What to do in Joshua Tree National Park During the Summer

Held favorably in the hearts of many Southern Californian residents for its vastness, playfully iconic Joshua trees, and funky high bohemian desert vibes, it’s no wonder this place is on many a traveler’s to-do list.

Plus there’s a certain allure to Joshua Tree National Park in the summertime. It’s the soft, colorful sunrises, the warm breeze that hits you on an evening hike, or the relaxed, at-ease locals looking to share a cool drink or a nice, long conversation under the shade of a tree with you, that makes the summer season worth the heat.

While high temperatures mean not every activity is accessible at this park in summer, there’s still plenty to see and do. Also, a less crowded Joshua Tree opens up more activities you might not have had the ability to do before, including night photography, sunrise/sunset hikes, and rock climbing high above the valley with not another human being in sight for miles.

Read along as I share my best tips for navigating Joshua Tree during the summer season.

1. Sunrise Hike at Ryan Mountain

What to Expect

Length: heavily trafficked 3-mile roundtrip hike
Height: 5,456-foot-high 
Elevation gain: 1,069 feet
Rating: easy to moderate (there’s an incline in the beginning but if you’re in average shape you will be fine)
What to bring: water, a camera, light sweater
Entrance: Off Park Blvd (put trail name into Google maps) in the parking lot to the left of the restrooms

A sunrise hike up to Ryan Mountain should be on everyone’s must-do list in Joshua Tree. The soft, light pink hues and vibrant blues and purples light up the sky around you as you ascend illuminating panoramic views of Queen Valley, Pinto Basin, Lost Horse Valley, and Pleasant Valley below.

I went with a group of friends in mid-July and recommend setting out on the trail around 530 a.m. PST. The trail starts off on an incline right away so be aware of that if you’re a little sleepy as you step on the path. From there it weaves in and around the mountain gifting you with a full 360 degree view of the valley beneath you at the summit. There’s a sign waiting for you at the top, which is how you know you’ve made it.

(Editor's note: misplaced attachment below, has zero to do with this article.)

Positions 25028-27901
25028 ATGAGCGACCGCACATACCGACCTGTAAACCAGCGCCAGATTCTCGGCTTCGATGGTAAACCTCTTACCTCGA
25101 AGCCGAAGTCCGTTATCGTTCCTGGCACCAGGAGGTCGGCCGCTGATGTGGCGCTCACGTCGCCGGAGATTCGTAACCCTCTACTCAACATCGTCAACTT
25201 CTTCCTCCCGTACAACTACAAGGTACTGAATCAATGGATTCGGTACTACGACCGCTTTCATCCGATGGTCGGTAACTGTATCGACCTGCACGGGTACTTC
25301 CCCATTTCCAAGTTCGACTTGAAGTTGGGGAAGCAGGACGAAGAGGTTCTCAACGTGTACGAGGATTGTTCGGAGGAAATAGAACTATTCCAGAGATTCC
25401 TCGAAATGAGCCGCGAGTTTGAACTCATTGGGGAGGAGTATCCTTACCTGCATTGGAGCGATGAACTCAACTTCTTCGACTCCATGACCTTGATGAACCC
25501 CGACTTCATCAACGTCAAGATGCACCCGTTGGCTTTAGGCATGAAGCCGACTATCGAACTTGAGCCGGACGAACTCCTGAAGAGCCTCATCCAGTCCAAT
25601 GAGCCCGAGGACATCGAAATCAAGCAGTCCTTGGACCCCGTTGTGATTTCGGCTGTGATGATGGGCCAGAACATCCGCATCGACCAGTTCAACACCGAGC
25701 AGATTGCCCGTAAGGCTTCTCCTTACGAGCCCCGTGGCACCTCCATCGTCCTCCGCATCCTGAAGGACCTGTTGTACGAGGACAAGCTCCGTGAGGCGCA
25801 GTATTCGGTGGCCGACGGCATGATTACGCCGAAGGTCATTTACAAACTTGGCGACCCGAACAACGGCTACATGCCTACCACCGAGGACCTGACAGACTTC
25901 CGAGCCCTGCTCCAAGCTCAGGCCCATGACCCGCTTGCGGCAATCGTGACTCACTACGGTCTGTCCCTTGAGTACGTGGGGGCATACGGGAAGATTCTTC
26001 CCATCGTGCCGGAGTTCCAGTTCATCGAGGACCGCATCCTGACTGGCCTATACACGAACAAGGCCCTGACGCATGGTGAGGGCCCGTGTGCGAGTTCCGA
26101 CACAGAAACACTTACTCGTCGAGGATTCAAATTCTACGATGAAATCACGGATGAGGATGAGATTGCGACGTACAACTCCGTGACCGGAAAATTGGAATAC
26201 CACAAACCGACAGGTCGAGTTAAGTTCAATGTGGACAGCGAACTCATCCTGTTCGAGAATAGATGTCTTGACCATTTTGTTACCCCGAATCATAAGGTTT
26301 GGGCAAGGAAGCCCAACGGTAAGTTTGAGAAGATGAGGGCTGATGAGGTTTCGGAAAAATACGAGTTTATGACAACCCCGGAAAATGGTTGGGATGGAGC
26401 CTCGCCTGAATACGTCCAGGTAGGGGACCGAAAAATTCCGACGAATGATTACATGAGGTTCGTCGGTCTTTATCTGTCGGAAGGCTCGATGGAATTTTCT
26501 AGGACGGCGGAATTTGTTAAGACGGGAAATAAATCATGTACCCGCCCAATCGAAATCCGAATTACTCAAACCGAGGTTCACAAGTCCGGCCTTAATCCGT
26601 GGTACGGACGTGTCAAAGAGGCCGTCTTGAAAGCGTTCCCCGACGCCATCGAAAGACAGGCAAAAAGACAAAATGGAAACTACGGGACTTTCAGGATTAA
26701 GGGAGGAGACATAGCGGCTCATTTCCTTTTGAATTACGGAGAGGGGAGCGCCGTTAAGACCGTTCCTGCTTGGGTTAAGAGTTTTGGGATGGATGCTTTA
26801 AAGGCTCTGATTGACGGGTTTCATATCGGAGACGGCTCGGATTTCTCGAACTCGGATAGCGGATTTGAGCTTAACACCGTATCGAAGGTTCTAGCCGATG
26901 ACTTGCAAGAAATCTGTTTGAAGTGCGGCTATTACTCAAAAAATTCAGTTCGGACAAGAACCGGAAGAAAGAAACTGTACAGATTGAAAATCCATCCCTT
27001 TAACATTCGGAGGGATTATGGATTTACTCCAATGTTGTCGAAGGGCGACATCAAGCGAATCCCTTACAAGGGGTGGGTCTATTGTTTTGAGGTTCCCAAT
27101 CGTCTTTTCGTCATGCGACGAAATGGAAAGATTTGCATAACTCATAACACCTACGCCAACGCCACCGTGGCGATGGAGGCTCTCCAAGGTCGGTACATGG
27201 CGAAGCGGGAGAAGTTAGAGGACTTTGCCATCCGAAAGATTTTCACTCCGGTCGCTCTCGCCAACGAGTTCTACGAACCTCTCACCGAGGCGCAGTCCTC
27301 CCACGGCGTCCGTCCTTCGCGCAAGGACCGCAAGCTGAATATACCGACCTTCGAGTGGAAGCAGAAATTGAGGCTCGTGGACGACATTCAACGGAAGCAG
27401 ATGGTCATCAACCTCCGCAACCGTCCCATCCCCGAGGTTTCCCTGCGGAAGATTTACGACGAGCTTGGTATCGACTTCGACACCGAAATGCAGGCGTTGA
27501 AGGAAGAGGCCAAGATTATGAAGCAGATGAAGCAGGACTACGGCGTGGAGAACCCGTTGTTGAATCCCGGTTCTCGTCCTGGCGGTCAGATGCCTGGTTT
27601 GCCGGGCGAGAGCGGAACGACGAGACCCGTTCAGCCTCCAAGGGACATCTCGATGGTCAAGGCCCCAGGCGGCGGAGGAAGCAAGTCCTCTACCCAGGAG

2. Sunrise/Sunset Climbing

Joshua Tree is famous for its climbing routes. In fact, many people travel far distances to try out its world-class crack, slab, and high, steep face climbing. That being said, climbing here is HARD. I’ve been climbing for four years now and got shut down on a lot of bouldering problems and sport routes, so be prepared to climb hard.

If you’re a beginner, I highly recommend going out with a climbing school such as Uprising Adventure Guides. If you consider yourself a little bit more intermediate, then I have just the route for you!

Sport/Trad Climbing: Loose Lady

5. 10a Loose Lady

A short walk from the Hidden Valley picnic area this 5.10a route seems do-able a first, but with the crux hitting you down low, you will have to work hard to get to the middle of the route. This style of climbing requires you to use a lot of friction and carefully crafted foot placement to navigate to the top. You have to, have to, have to trust your feet on this one or it will be ridiculously difficult.

This route got its name for loose flakes that used to fly off it when it was first climbed, allegedly. Aim to climb this face towards 5 p.m. PST when the sun isn’t so high up in the valley.

You can learn more about the specifics of this route and what to bring on Mountain Project here. There is a bolted anchor at the top of this climb

Note: This is a very popular route and can get rather crowded, but if you’re here in the summer you might find you and your buddies are the only ones around!

Fun fact: Joshua Tree boasts more than 8,000 climbing routes!

Bouldering: Outback Boulders

Located north of the Hidden Valley Campground, the Outback boasts bouldering problems of all levels. Here are some of the most popular bouldering problems from Mountain Project:

I recommend starting off on Hobbit Hole Offwidth, an easy warm-up and then tackling the False Hueco problems. There’s another great V1 I found that I named Honeycomb located in the middle of the Outback north of White Rastafarian.

V1, Honeycomb

If you’re feeling brave afterwards, have crash pads and two or more spotters, go for the R rated V2 boulder White Rastafarian. Do be careful though as this problem is pretty high and does contain a pretty sketchy move that requires full commitment towards the very top.

V2 R, White Rastafarian

3. Night Photography

Perhaps the best part of the summer season in Joshua Tree is taking night photographs in the evening while the air is still warm. Depending on the time of the year you can get a pretty decent view of the Milky Way considering how dark the park is in the evenings. It has even been honored with Dark Park Sky status by the International Dark-Sky Association.

There are plenty of stops along the main road in the national park to visit where you can get a clear shot of the stars, however, my favorite is the Indian Cove Boy Scout Trail. Here are a few other popular spots to go star gazing or take night photographs:

Skull rock
-The Ocotillo Patch
-Cap Rock

Pro tip: the Milky Way is best seen during the summertime. I loved the juxtaposition of the headlights lighting up the Joshua trees against the backdrop of our galaxy.

There’s still plenty to see and do during the summer season in Joshua Tree. With its stunning vistas, world-class climbing, and exciting hikes it’s no question this desert wonderland is full of magic.

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Poet and writer with a penchant for travel.

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